OBJECTIVES: We used electronic health record (EHR)-based raw audit logs to classify the work settings of anesthesiology physicians providing care in both surgical intensive care units (ICUs) and operating rooms. STUDY DESIGN: Observational study. METHODS: Attending anesthesiologists who worked at least 1 shift in 1 of 4 surgical ICUs in calendar year 2019 were included. Time-stamped EHR-based audit log events for each week were used to create event frequencies and represented as a term frequency-inverse document frequency matrix. Primary classification outcome of interest was a physician's clinical work setting. Performance of multiple supervised machine learning classifiers were evaluated. RESULTS: A total of 24 attending physicians were included; physicians performed a median (IQR) of 2545 (906-5071) EHR-based actions per week and worked a median (IQR) of 5 (3-7) weeks in a surgical ICU. A random forest classifier yielded the best discriminative performance (mean [SD] area under receiver operating characteristic curve, 0.88 [0.05]; mean [SD] area under precision-recall curve, 0.72 [0.13]). Model explanations illustrated that clinical activities related to signing of clinical notes, printing handoff data, and updating diagnosis information were associated with the positive prediction of working in a surgical ICU setting. CONCLUSIONS: A random forest classifier using a frequency-based feature engineering approach successfully predicted work settings of physicians with multiple clinical responsibilities with high accuracy. These findings highlight opportunities for using audit logs for automated assessment of clinician activities and their work settings, thereby affording the ability to accurately assess context-specific work characteristics (eg, workload).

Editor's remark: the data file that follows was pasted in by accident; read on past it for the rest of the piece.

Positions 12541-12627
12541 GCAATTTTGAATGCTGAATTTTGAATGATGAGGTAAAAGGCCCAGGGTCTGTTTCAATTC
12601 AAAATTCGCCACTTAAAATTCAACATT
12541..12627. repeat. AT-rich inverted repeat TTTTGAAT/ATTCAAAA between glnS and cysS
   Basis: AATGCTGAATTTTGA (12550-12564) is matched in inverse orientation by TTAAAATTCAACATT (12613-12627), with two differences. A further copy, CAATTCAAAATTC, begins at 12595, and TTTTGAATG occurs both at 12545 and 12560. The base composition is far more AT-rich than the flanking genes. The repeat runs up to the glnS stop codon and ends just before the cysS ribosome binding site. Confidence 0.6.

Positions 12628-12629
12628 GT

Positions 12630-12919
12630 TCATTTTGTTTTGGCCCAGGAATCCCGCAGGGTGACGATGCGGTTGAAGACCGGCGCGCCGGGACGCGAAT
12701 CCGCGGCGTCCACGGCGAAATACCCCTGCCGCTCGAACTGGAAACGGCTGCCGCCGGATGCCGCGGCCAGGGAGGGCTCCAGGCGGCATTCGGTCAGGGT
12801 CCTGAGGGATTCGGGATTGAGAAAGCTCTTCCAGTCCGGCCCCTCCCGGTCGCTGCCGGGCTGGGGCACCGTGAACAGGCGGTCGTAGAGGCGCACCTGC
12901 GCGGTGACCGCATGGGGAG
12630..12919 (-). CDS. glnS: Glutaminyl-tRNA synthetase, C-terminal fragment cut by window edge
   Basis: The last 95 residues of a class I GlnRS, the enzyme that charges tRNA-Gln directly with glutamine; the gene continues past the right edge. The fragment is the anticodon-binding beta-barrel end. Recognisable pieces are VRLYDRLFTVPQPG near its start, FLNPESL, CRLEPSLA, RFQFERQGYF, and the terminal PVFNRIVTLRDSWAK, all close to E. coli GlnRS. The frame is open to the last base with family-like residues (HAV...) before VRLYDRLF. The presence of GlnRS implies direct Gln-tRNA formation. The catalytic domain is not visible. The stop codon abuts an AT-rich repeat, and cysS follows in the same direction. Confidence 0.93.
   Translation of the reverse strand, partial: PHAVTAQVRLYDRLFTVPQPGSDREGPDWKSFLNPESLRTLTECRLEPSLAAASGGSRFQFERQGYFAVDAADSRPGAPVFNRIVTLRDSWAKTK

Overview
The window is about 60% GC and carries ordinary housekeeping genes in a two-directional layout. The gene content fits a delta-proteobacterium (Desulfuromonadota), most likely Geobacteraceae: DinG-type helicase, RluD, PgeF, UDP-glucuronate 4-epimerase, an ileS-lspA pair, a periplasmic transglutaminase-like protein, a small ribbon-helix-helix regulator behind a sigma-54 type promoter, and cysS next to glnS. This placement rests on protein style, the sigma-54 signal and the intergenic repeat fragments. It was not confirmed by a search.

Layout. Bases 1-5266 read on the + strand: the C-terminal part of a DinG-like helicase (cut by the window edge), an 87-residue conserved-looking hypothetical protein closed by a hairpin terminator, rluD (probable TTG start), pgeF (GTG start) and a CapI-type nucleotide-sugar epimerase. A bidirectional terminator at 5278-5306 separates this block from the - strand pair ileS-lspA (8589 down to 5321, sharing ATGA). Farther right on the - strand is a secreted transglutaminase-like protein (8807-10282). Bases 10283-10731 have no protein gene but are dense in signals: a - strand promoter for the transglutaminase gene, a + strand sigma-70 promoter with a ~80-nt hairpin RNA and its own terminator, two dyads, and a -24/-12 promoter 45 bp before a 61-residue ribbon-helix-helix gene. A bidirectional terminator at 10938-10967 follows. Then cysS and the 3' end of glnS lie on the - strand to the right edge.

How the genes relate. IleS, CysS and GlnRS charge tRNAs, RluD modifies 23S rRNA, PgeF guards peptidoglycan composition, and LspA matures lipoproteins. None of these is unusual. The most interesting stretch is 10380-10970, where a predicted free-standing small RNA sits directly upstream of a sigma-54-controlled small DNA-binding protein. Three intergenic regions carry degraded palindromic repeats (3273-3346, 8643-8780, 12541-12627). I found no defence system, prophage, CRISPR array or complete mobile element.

Original languageEnglish
Pages (from-to)e24-e30
JournalThe American journal of managed care
Issue number1
StatePublished - Jan 1 2023


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